Easy in a physical sense, but the endless whining of another recruited character makes it just as easy to avoid them out of spite. Not avoiding Cream to peeve Amy, mind, but avoiding Omega to peeve Shadow. What makes it even worse is that Shadow is supposed to be almost emotionless.
They're worth it though: Cream is a better healer than Tails (and the most important character to equip with the Chao that automates POW moves), while Omega is an offensive powerhouse and talks like HK-47.
Dragon Quest VI has a couple of these. The first one is Amos, who is cursed to become a monster every night; if you can get him a special seed, he can control the transformation and joins you. Additionally, if you have the Beastmaster class, you can actually recruit some of the monsters you come across and make them join you as permanent party members, who all have their own unique ability sets. This is removed in the remake, but in its place, several types of Slimes can be recruited. Finally, in both versions, Lizzie the Hackasaurus is available after Terry is recruited, and unlike the other monster units, she has plot significance and in the remake, proper Party Chat dialog.
A number of characters in Dragon Quest V (capturable monsters, human allies, etc)
Marvel: Ultimate Alliance has several optional party members, but Blade is the oddest by far. He joins the party after you save him from a giant claw vending machine in Murderworld, but the real question is why he's there in the first place. He has no dealings with the park's operator Arcade—an X-Men villain—in the comics, and there's no explanation for his kidnapping in the game (he just blacked out and woke up there). Even when you fight Arcade, he makes no comment on kidnapping Blade at all. Even worse, he is outclassed by Deadpool in the Sword and Gun department.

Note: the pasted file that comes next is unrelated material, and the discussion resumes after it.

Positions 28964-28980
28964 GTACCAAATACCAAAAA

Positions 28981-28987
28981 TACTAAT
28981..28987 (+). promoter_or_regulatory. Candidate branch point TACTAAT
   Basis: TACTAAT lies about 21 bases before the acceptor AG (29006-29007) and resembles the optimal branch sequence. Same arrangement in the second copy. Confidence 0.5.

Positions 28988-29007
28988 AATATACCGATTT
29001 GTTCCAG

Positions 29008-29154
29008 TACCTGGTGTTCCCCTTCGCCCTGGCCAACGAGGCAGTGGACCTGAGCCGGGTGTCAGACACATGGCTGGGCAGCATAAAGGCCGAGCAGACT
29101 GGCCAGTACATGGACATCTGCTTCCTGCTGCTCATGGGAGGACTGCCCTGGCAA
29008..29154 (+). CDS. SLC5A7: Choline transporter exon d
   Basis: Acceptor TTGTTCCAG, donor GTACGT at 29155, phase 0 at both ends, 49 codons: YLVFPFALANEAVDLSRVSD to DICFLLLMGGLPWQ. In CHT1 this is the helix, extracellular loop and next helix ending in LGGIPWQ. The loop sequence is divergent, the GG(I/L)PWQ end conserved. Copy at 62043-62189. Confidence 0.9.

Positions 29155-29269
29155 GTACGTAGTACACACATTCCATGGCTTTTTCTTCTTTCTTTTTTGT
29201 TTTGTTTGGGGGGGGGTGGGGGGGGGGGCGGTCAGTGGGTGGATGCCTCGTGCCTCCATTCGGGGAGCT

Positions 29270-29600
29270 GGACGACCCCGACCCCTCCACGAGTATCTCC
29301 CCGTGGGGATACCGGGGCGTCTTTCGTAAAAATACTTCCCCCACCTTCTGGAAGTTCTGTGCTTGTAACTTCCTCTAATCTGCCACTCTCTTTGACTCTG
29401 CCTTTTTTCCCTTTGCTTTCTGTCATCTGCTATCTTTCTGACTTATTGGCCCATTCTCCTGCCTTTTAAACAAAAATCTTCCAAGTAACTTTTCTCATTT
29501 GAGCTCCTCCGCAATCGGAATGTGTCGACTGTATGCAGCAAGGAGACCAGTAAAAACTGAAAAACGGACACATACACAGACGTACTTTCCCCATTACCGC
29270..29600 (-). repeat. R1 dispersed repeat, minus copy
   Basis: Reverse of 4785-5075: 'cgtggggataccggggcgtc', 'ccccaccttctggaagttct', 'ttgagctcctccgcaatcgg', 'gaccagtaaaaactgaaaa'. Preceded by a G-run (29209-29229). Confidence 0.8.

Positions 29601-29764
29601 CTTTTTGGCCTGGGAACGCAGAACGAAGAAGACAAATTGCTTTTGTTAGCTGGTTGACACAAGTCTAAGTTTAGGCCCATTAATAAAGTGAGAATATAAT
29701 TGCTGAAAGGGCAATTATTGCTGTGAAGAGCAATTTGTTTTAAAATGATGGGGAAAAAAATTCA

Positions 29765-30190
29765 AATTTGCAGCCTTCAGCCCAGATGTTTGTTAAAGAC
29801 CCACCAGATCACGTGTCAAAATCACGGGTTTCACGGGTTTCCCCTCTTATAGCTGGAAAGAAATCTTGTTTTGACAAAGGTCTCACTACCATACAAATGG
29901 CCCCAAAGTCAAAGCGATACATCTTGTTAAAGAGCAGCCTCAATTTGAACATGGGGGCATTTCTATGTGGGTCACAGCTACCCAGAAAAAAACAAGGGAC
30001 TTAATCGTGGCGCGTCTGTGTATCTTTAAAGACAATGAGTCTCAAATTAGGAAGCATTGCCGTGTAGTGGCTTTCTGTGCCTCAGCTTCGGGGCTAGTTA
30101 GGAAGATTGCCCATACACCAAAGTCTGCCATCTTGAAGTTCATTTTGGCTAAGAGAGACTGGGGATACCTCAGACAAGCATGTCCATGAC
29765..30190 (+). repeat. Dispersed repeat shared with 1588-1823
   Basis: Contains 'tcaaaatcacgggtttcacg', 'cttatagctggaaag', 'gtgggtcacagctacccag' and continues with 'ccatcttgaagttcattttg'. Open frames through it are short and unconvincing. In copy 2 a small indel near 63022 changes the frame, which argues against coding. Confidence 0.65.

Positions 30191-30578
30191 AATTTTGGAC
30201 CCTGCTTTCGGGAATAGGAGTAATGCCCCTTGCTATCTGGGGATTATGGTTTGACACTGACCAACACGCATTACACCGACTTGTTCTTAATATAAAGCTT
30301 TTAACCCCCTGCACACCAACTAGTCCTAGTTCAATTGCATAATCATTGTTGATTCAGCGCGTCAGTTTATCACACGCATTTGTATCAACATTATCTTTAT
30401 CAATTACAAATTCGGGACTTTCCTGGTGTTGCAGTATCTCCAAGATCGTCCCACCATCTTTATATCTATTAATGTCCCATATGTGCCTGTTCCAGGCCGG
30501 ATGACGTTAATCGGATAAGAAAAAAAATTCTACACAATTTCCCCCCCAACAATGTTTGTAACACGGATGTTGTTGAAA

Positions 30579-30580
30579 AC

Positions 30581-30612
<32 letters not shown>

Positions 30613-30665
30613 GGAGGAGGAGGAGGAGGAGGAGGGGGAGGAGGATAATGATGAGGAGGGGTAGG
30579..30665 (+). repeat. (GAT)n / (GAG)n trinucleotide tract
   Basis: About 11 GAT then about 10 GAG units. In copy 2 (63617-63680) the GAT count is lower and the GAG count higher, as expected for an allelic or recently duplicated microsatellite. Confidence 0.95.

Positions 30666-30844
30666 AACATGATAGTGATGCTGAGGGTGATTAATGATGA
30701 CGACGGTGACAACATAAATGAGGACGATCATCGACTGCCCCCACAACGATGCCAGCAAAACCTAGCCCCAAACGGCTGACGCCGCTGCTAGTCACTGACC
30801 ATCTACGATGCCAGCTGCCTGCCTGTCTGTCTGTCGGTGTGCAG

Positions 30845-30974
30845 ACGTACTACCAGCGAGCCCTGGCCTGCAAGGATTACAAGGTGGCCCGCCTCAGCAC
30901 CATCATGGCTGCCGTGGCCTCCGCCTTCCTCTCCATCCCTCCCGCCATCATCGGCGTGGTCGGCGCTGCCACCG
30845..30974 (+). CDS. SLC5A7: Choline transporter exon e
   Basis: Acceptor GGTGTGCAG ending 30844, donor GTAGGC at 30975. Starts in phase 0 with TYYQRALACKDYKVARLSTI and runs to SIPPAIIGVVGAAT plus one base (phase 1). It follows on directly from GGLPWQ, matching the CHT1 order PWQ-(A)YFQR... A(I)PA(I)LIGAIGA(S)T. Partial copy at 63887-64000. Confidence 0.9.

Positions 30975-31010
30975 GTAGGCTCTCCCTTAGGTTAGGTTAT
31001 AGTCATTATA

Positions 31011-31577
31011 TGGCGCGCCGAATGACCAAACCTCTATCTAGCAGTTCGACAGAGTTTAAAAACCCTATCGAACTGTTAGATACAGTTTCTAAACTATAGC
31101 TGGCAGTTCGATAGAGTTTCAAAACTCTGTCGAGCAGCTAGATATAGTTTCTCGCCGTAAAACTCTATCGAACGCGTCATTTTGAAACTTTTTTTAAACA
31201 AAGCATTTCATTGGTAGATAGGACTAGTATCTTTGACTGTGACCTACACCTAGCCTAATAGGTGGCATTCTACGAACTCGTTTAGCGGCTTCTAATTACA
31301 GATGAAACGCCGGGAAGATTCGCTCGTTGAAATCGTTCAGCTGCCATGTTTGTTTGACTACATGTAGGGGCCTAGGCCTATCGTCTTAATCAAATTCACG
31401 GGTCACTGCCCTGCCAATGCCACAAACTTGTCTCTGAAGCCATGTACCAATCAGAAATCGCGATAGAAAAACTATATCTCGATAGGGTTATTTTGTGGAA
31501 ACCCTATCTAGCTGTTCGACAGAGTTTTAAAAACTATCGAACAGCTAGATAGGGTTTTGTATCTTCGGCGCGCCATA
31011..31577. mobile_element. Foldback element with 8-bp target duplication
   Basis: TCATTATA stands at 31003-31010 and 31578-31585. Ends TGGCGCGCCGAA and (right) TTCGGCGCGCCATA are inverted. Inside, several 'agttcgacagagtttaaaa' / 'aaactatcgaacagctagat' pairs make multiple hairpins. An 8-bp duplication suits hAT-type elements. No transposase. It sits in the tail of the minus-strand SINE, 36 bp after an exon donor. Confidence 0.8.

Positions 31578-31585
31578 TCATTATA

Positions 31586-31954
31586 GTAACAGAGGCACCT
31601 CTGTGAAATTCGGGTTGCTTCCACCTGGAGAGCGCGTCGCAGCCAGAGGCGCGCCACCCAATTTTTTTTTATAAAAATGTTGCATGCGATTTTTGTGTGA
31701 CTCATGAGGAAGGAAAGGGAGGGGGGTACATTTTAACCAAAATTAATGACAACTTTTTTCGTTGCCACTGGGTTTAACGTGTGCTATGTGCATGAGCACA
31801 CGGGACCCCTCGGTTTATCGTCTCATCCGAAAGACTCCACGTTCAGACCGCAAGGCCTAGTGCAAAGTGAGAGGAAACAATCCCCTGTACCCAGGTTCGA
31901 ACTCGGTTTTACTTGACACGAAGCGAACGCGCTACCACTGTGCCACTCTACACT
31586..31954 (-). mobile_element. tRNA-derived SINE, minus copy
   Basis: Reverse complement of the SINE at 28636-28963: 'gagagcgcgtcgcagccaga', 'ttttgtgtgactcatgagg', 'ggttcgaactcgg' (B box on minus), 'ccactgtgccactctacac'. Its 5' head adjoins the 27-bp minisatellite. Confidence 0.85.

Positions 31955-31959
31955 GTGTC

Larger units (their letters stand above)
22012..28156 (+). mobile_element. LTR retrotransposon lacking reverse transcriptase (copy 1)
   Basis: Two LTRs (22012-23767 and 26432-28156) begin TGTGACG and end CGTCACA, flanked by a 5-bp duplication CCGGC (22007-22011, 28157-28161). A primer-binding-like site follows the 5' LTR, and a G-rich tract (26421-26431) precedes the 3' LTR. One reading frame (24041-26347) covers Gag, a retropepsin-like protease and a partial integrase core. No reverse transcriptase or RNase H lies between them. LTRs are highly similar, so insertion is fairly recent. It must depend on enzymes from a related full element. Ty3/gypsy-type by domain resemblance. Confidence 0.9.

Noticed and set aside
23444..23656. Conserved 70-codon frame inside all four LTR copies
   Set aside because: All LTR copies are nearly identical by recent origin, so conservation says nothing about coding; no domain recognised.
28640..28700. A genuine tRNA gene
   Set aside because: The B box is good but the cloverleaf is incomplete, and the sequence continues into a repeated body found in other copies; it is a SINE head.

Fawkes is required for part of Fallout 3, but soon leaves
He returns to assist you during the destruction of (and your escape from) Raven Rock, though like other companions, he requires a specific karma alignment (Positive).
Most of the party members in Baldur's Gate, though getting rid of Imoen and Jaheira (aside from having them die) is next to impossible, particularly in the first game. In general, though, it's harder to get specific combinations of characters to 'stay' in your party (Minsc and Edwin, for example, or Keldorn and Viconia)—just having them join is easy enough.
Knights of the Old Republic. Most of the party members are mandatory and probably few people actually go through without getting them all, but Juhani can be killed on your first encounter, HK-47 does not need to be purchased and in the sequel, you do not have to repair him. Also in the sequel, there are two pairs of characters who are interchangeable, depending on your gender and alignment.
In the .hack// series of games, following plot points in The World's Message board — especially those related to finding rare quest items — will often reward the player with the poster of said messages as recruitable allies. Examples include Natsume, Sanjuro and Gardenia.
Wild ARMs 2 lets you recruit Marivel, a odd vampire like girl that helps you out on the sidelines through out the main story. She's found in an optional dungeon called the Crimson Palace that can only be reached after getting the Global Airship.